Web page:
Sensitive To Emotions

And it doesn’t take a large increase in the number of investors speculating on continued house price increases to move housing markets.

In historic Amsterdam, only around 2% to 3% of houses sold each year. That means a small increase in the percentage of investors who have optimistic price expectations can have a big impact on the value of all houses.

Speculation in Amsterdam 1714-1750 Housing Bubble

Source: Working Paper, “The First Housing Bubble? House Prices And Turnover in Amsterdam, 1582-1810,” Matthijs Korevaar, 2018.

2-Year Price Lag

The Amsterdam study found that house price increases were explained, in part, by house price increases the previous year. Surprisingly, the study found house price increases were explained even more by house price increases TWO years earlier!

It seems when house prices have increased for the previous two years, some potential house buyers feel confident the upward price trend will continue and it’s safe to pull the trigger and buy investment houses… no matter how high prices are at the time. They’re keying on the past increase in prices, not current prices levels or the economic fundamentals.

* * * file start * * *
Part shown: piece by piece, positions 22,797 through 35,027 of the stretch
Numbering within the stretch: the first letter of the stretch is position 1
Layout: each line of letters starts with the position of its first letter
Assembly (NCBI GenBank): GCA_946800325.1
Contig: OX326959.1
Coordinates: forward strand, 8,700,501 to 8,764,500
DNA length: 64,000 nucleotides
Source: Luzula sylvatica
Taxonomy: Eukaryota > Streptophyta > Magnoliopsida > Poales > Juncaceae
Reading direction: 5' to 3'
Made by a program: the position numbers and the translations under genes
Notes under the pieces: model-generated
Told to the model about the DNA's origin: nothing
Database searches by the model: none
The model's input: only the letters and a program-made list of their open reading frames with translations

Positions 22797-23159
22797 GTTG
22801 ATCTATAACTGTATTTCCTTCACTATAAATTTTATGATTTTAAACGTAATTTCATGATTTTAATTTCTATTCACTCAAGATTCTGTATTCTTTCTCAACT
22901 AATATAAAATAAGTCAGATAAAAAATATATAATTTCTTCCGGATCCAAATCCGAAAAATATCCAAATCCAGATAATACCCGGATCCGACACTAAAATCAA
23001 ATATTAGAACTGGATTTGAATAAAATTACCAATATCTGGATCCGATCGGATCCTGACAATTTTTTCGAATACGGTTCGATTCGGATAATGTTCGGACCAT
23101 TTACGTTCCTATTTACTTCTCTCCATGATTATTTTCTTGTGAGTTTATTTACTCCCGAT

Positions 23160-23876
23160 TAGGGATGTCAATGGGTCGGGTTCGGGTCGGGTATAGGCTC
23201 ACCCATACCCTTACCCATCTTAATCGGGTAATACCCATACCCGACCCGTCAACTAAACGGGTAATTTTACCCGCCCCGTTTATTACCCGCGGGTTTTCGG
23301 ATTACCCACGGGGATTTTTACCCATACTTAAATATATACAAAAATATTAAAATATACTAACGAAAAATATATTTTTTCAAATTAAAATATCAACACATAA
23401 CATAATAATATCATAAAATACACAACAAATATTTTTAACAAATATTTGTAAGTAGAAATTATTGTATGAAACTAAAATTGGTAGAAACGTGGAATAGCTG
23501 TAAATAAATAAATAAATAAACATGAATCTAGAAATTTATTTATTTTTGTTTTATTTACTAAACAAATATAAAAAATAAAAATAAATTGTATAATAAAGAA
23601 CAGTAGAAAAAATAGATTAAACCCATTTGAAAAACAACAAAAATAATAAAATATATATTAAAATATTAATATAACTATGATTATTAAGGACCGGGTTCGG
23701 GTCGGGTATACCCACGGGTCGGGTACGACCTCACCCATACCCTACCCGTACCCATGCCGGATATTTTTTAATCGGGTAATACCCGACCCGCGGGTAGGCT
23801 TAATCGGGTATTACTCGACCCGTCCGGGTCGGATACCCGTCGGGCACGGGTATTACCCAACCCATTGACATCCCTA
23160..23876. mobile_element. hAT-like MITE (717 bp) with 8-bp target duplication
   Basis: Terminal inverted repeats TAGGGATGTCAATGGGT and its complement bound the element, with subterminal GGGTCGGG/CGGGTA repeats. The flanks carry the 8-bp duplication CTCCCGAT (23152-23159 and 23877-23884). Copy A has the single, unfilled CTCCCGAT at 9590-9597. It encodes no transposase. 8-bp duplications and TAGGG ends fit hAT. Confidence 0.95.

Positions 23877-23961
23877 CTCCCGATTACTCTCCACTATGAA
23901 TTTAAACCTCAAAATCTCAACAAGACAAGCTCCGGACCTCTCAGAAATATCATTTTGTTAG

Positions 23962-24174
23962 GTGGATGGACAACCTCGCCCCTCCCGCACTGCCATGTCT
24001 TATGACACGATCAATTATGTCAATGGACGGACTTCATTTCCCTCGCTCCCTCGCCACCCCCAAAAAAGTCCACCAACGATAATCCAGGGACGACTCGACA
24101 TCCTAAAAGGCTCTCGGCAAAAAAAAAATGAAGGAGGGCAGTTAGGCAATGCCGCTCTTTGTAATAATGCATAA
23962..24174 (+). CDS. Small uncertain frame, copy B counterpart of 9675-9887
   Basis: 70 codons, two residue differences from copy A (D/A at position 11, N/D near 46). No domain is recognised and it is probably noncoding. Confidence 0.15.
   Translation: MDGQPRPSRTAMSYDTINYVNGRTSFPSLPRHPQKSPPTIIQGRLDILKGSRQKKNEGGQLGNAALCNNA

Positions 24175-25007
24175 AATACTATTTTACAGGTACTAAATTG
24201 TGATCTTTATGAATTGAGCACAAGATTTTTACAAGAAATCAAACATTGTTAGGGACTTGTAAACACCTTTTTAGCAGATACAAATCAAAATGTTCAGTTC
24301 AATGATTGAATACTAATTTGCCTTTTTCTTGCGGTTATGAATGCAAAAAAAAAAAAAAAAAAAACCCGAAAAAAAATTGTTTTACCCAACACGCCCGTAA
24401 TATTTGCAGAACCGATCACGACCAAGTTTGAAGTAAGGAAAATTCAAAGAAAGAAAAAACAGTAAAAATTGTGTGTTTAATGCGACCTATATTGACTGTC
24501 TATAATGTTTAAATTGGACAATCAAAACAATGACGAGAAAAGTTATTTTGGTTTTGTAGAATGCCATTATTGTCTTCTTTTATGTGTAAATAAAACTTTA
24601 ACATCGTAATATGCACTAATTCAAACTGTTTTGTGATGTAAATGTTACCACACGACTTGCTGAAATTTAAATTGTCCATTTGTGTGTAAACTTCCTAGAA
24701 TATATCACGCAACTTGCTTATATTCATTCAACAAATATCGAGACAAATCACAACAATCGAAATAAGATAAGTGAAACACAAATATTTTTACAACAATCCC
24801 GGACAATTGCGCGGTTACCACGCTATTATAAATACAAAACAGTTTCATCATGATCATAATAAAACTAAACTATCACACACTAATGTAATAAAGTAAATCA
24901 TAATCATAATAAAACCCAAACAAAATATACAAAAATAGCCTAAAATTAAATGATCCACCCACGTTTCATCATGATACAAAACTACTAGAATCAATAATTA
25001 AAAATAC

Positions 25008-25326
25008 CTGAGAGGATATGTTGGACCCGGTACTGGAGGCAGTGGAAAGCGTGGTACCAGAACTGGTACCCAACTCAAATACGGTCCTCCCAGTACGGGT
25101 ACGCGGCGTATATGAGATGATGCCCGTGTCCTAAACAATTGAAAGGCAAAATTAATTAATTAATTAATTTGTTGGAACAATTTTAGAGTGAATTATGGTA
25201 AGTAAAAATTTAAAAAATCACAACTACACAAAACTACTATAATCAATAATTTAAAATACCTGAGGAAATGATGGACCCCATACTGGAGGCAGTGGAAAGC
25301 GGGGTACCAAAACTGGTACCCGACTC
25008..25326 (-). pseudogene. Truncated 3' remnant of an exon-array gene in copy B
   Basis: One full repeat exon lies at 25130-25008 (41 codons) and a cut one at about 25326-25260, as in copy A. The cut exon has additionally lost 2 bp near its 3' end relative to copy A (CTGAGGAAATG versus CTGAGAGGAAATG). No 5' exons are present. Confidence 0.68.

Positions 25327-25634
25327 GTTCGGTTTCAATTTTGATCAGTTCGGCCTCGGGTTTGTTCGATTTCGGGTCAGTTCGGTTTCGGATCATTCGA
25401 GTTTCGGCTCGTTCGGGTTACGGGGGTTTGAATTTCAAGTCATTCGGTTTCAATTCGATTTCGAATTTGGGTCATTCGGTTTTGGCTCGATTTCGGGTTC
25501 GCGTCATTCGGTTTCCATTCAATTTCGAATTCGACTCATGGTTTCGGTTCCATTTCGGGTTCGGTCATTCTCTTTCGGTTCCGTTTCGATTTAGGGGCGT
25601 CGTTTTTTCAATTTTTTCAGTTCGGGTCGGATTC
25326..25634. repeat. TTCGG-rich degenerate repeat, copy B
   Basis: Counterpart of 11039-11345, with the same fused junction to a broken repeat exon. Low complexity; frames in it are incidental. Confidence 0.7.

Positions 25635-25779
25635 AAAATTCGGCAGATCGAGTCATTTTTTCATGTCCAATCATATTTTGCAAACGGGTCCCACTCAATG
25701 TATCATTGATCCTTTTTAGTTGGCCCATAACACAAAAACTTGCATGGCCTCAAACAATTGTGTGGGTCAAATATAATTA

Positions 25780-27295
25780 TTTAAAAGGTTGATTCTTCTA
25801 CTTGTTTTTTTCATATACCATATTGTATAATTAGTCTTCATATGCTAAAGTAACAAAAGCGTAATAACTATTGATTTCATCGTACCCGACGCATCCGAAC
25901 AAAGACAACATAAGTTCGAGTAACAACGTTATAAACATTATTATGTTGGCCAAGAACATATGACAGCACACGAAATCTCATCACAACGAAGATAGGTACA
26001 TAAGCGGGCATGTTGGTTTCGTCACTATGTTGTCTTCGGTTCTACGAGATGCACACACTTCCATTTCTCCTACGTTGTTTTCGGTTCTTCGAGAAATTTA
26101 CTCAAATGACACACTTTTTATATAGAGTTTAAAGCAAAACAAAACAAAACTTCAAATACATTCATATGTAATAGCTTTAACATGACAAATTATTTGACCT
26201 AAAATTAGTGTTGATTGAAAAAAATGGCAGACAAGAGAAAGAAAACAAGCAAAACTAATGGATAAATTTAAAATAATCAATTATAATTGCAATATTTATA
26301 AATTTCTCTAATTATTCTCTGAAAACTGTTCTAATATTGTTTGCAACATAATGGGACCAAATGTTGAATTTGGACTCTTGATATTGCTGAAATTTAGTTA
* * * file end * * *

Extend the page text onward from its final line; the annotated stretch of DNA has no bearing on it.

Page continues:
The More Things Change…

Here’s the fascinating part: Studies of modern real estate bubbles found similar results — price gains the last two or three years help determine the price gains this year.

Despite all the differences between the real estate markets in Amsterdam 200-300 years ago and in the United States 20 years ago, studies of both have found a big determinant of price increases was the price increases the previous two or three years.

I wonder if this is a basic human trait — it takes a year or two or three for people to believe past house price increases (or decreases) are real. Their view of the future is just a reflection of the recent past.

Bubble Economics

One definition of a bubble says when higher prices make people want to buy more, not less, of something, it’s a bubble.

Bubbles break the fundamental rule of economics that says people will buy less of anything when its price increases. Apparently, demand isn’t just based on current prices but also on what people expect future prices to be.

In a market like houses where supply is incredibly inelastic, and only a small percentage of houses are bought and sold in a year, a very small increase in the percentage of people who are convinced house prices will increase a lot in the future can, in and of itself, drive up all house prices, whether in Amsterdam 300 years ago or in California 20 years ago.